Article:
Upland Game Bird

Quail, Mountain / California – Open season from Sept. 1 to Jan 31. These brush loving birds are often found running between hiding and feeding areas in both brushland and riparian zones. Please remember that the daily bag limit is 10 birds and the possession limit is 30 birds singly or in aggregate when both California and mt. quail seasons are concurrent. Remember that wildlife laws state that the feathered head must be left attached while you are in the field or transporting the bird(s) home. ODFW is conducting a survey to determine Mountain Quail locations east of the Cascade Mountains in Oregon. Please report and observations, including the date, specific location, county of observation, and number of quail to your local ODFW office.

Forest Grouse – Open season Sept. 1 - Jan 31. The forest grouse group collectively includes the Ruffled and Blue (dusky/sooty) grouse species. Look for grouse along the edges of timber patches during morning and evening times. The dry weather we experienced this spring was good for brood production and hunters can expect to find more young grouse in field this year. Remember that the daily bag limit is 3 of each species and possession limit is 9 of each species. Remember that wildlife laws state that the feathered head must be left attached while you are in the field or transporting the bird(s) home.

Your participation is greatly needed

ODFW would appreciate your help in obtaining important information about the health of populations grouse and mountain quail populations. To do so we would like the tail and one whole wing off of any grouse or mountain quail you harvest. Look in the 2013/14 Oregon Game Bird Regulations for specific instructions for removing wings/tails and sending in.

Special youth-only pheasant hunting opportunities will be offered at select locations this September. Within the Willamette Zone, opportunities will occur September 7-8 at Fern Ridge Wildlife Area and September 14-15 at E.E. Wilson and Sauvie Island Wildlife Areas. Please refer to pages 22-23 of the 2013-2014 Game Bird Regulations for reservation information.

The Western Oregon Fee Pheasant Hunts will begin September 9 at Fern Ridge Wildlife Area and September 16 at E.E. Wilson and Sauvie Island Wildlife Areas. In addition to a current hunting license and appropriate validations, participating hunters will need a fee pheasant tag. Please see page 14 of the 2013-2014 Game Bird Regulations for more information.

Migratory Game Birds

Mourning Dove – Open season Sept. 1 - Sept. 30. Scout for habitat with plenty of perch locations near open areas. Many doves leave Oregon once fall weather starts approaching so hunting is best early in the season. Remember that wildlife laws state that the head or one fully feathered wing must be left attached while you are in the field or transporting the bird(s) home.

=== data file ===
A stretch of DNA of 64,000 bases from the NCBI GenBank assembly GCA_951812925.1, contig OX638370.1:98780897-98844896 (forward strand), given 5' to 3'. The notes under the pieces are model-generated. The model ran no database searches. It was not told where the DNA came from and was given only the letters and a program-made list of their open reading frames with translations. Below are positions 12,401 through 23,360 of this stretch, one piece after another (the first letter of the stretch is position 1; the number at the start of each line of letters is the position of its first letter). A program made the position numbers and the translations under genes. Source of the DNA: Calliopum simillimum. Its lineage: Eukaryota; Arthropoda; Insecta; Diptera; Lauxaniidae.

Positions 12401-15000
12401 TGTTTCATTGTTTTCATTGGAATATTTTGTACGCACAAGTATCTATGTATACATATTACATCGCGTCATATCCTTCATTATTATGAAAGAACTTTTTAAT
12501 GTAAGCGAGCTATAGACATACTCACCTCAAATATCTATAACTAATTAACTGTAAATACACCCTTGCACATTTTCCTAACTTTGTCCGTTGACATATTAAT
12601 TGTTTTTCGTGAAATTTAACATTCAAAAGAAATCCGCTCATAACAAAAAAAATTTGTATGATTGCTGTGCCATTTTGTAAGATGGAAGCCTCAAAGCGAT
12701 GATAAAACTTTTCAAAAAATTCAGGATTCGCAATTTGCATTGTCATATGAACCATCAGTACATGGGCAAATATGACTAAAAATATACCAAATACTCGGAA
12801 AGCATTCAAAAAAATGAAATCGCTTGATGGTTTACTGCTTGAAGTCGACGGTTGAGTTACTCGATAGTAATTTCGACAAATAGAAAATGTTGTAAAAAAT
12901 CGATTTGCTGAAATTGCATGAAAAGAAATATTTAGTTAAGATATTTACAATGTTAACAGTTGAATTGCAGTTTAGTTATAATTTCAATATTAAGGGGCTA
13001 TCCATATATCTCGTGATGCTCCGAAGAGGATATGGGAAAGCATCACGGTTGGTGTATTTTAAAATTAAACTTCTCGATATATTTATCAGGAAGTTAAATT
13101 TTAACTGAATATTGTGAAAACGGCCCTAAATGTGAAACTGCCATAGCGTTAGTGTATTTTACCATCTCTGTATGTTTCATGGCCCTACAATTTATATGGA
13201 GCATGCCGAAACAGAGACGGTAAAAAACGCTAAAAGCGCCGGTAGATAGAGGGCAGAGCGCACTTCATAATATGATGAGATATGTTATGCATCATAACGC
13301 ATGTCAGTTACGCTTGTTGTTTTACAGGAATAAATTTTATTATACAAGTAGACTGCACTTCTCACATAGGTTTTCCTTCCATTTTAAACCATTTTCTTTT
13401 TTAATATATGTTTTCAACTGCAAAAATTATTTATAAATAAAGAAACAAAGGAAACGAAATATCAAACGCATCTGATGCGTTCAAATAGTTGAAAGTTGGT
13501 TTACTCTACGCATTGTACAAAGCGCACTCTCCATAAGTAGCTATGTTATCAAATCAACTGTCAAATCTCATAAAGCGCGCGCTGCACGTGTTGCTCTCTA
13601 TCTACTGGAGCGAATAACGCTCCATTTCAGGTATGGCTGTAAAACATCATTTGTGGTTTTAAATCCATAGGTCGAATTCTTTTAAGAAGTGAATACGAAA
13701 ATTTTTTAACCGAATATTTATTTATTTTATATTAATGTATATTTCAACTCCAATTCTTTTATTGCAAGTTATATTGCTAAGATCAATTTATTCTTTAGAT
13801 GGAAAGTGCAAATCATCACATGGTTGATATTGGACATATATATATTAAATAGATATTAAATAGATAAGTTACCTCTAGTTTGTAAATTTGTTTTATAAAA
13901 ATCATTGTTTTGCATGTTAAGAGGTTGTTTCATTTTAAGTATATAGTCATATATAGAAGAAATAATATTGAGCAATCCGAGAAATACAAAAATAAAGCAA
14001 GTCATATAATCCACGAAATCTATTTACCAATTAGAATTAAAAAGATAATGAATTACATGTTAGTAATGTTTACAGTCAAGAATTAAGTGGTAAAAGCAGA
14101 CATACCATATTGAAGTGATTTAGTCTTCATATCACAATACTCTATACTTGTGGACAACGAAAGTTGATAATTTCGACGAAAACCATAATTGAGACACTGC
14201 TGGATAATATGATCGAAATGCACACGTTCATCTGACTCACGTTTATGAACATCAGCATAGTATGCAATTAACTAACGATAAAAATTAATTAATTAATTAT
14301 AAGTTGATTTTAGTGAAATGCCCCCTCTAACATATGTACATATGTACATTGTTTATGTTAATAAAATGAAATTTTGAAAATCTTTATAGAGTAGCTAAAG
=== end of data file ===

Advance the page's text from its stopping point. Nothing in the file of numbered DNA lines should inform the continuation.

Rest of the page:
September Canada Goose – Open season from Sept. 7 to Sept. 15. Remember that the daily bag limit is 5 geese and possession limit is 15 geese. The taking of cackling or Aleutian Canada geese is prohibited during this season. All harvested geese must be presented to an appropriate check station immediately upon leaving the field. When presented, geese must be intact and fully feathered and must be inspected and tagged by authorized ODFW personnel prior to leaving the check station.

Cougar - Season is open. Dry weather conditions will concentrate the cougars’ prey species where food sources are more abundant and palatable such as around lakes, ponds, streams and wetlands. Because of the hot summer temperatures, cougars will usually bed down during the daytime. This results in more cougar activity during low light hours and in areas that have less sunlight, like dense forests and north slopes of mountains. Hunters should spend time scouting these areas to increase their opportunity for success.

Successful cougar hunters will need to check-in any cougar taken at an ODFW office within 10 days of the kill. Hunters are reminded that biologists located in field offices may be out in the field handling other issues so call ahead to make arrangements to have your cougar checked-in. The hide and skull must be unfrozen and the skull and proof of sex must be attached to the hide. Hunters are required to submit the reproductive tract of any female cougar taken. Please review the 2012 Big Game Hunting Regulations before your hunting trip to ensure that you are familiar with all of the requirements.

Bear – Season is open. Fall bear hunters find the greatest success targeting natural food sources. In early August, bears are beginning to feed on berries. The huckleberries and Himalayan (Armenian) blackberries are ripening and bears can be found feeding on trailing blackberries, blackcap raspberries, salmon berries, cascara, or other ripe berries. Hunters should look for berry patches with sign of recent bear foraging. It is best to find a good vantage point to sit and wait for a bear to return.

Early in the hunting season bears will be spending the majority of their time in cool and shaded areas trying to avoid the heat. Although bears are most active in the mornings and evenings, on relatively cooler days bears may be active all day. They will be feeding on the abundant berry crops primarily in the early morning hours so hunters will need to be up and on stands before daylight. When out scouting, hunters should be looking for bear sign close to streams, lakes and adjacent to cool north slopes of timber.

NEW: Hunters get a free Sauvie Island parking permit with their purchase of an annual hunting license. Display on car dash. The parking permit is also required at EE Wilson Wildlife Area near Corvallis and a number of other areas. More information.